When To Use Infographics

When to use infographicsInfographics are a great tool for sharing and explaining data – but they are reaching a frenzied pitch now, with data visualizations popping up from every corner of the internet.

Which begs the question – are all of these graphics necessary?

Probably not – but this illustrates the importance of understanding your information and understanding the best way to deliver that content to your audience.

To help you determine when to use infographics we put together this quick checklist.

 

If you’re wondering if you should create an infographic, take a moment and ask yourself:

√ Is there data?
  • Good infographics have lots of data and the graphic itself helps illustrate the points that the data is making.   What is contentWhich is more compelling, saying 8 out of 10 or viewing this image? 
  • But data isn’t enough – there needs to be enough data, and of a compelling nature to make the graphic effective.  Does the data have statistical significance?  If not, an infographic is premature.
√ Is it difficult to understand the information in written form?
  • Infographics are brilliant for communicating data that is harder to digest in written form.  This is the reason why charts and tables are a better way to show data than simply writing out the numerical data of a study.
  • Numbers aren’t the only time infographics help simplify the story – it can also help when discussing chronology.  Building a timeline can create a visual reference for time and history – visual resumes are a great example of this in use.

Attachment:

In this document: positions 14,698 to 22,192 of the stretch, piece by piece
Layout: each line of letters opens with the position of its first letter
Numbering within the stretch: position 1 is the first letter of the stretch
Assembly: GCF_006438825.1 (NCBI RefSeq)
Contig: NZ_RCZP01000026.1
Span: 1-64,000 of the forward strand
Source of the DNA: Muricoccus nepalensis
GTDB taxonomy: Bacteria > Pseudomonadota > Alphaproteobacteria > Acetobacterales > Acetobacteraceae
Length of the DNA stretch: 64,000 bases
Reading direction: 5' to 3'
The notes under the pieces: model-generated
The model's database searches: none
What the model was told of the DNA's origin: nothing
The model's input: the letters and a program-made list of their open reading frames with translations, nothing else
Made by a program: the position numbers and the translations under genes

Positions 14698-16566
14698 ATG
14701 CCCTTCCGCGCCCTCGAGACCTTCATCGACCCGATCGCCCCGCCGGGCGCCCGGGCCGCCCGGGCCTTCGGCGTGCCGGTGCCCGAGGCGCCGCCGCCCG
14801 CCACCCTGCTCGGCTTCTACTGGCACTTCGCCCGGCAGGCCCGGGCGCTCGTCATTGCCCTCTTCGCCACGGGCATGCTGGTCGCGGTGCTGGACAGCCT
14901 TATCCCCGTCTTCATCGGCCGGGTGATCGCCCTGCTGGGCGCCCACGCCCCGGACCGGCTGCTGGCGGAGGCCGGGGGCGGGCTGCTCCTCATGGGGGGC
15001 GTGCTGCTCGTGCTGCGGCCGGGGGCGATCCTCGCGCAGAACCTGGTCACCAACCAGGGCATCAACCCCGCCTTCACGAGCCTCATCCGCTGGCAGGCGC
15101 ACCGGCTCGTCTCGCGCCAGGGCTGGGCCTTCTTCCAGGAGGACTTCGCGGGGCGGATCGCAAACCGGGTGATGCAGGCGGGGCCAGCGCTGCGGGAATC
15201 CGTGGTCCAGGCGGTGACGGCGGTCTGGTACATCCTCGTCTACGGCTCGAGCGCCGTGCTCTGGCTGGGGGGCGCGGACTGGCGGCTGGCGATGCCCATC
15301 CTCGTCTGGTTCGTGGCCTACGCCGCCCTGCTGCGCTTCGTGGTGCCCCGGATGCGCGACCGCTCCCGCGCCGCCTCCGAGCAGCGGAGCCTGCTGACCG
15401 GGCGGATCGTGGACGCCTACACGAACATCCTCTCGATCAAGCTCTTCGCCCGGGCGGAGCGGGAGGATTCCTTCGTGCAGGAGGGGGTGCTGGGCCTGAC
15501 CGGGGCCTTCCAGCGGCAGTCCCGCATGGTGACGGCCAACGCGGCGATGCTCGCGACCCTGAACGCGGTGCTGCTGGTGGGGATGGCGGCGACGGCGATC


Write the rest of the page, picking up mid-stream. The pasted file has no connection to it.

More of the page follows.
√ How many infographics have we used so far?
  • Don’t become a broken record – keep things interesting for your audience by mixing up the medium you use to communicate content.  If you’ve done dozens of infographics in the past, try something new.
  • If infographics are the only method used to communicate content, it may be time to evaluate whether other content forms are being avoided.
√ Does our audience like infographics?
  • Most likely this is something that will need to be measured over time to be able to answer this question, but I would recommend paying attention to reaction to any infographics used.  What is the reaction?  Are they getting shared and more importantly – WHO is sharing them?  If content is being shared but is missing to target audience, it isn’t achieving the goal of connecting with a target audience.

Wondering if your organization should use an infographic?   Contact us today for a free one-page evaluation of your content and a recommendation on when to use infographics.

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